Of all the colossal absurdities in a political era defined by them, perhaps none is quite so absurd than the fact that concerted effort is now required to keep the marauders in the White House — and, really, the entirety of the GOP — from strategically dismantling the U.S. Postal Service. The agency is one of the most inarguably beneficial public goods provided the government, particularly for the rural communities and military veterans who are eagerly exploited by the grotesque opportunists on the rightward portion of the nation’s political spectrum. So it must of course be eradicated. This long-standing goal of the Republicans has been given an infusion of jet fuel because the abjectly amoral figure at the top of the party is committed to making it as difficult as possible for citizens to vote. Her words laced with the proper animosity, Lily Herman provides an exceptional breakdown of the particulars for Teen Vogue.
Jerry Falwell Jr. and the Evangelical Redemption Story by Elizabeth Spiers
Writing for The New York Review of Books, Elizabeth Spiers uses the prompt of the most recent scandal involving well-compensated hypocrite Jerry Falwell Jr. to explore the more pervasive rot of evangelical Christianity as practiced in the U.S. Spiers knows whereof she types, having grown up in the sort of environment that enacts controls on people — especially women — by touting strict adherence to supposed biblical principles while blithely allowing powerful white men to flout them as long as they feign regret at some point. It’s a helluva scam.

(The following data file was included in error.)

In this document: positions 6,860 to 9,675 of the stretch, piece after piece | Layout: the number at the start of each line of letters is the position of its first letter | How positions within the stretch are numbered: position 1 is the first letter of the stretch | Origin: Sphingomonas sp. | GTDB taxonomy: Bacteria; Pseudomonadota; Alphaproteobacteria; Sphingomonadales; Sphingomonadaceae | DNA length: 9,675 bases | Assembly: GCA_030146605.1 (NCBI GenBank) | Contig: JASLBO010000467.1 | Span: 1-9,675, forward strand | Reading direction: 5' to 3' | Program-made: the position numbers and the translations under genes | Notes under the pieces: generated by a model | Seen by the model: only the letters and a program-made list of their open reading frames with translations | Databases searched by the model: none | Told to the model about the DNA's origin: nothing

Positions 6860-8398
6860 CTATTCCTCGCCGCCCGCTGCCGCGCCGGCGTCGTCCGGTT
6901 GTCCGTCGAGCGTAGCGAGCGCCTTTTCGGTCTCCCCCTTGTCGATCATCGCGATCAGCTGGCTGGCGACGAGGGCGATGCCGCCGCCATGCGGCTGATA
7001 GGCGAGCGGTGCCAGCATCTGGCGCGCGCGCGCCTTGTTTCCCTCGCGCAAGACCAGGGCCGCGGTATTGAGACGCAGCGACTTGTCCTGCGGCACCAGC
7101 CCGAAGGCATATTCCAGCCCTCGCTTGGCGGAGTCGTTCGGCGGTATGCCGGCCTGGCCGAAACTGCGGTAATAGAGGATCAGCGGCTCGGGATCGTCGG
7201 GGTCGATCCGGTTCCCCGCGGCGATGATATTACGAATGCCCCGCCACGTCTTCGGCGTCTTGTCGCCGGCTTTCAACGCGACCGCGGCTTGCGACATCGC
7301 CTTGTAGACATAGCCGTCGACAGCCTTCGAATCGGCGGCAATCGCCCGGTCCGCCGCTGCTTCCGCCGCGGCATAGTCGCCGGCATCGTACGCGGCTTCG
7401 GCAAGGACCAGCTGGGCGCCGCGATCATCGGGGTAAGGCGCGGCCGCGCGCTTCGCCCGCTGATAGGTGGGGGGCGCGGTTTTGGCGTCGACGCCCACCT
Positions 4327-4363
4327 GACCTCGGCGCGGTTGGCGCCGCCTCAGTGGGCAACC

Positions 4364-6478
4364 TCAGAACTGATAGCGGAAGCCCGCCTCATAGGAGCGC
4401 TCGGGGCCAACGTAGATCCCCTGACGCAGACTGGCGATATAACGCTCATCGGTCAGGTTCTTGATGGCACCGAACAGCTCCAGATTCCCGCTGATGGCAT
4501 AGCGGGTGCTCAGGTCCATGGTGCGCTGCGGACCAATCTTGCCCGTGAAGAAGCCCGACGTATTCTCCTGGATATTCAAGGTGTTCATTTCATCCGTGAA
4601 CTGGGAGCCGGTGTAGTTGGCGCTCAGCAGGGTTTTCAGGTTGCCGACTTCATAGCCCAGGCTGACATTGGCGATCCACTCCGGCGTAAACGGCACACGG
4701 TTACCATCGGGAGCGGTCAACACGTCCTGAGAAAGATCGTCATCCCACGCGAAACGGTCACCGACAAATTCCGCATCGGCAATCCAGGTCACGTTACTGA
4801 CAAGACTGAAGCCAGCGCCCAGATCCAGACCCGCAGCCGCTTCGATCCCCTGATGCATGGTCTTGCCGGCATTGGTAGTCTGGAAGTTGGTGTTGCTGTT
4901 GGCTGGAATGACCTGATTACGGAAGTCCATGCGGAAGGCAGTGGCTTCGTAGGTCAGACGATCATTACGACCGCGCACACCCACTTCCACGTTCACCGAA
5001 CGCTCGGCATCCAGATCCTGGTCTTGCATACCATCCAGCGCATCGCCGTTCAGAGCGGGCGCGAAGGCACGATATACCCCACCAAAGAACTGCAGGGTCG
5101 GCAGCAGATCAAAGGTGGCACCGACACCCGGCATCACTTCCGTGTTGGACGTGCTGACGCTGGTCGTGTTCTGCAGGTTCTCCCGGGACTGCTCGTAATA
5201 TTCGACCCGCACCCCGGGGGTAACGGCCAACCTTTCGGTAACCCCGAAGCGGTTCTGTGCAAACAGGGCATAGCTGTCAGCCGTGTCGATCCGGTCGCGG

Dune (1965) by Frank Herbert
I’m skeptical that I’ll set foot in a movie theater before the end of the year, but I still need to do a little prep for one of the big year-end releases, just in case. Frank Herbert’s thick hunk of science fiction, which spawned five more novel written by him and then about a jillion co-written by his kid, is somehow dense and deft at the same time. Dune has some of the headlong energy of the pulp adventure world that provided his start as a professional writer and a whole lot of the castle-intrigue posturing that started to slope science fiction towards its sword-and-shield cousin, fantasy. Then, around ten years later, took the basic lessons of Herbert’s hybrid and ran with them, shifting the culture forever.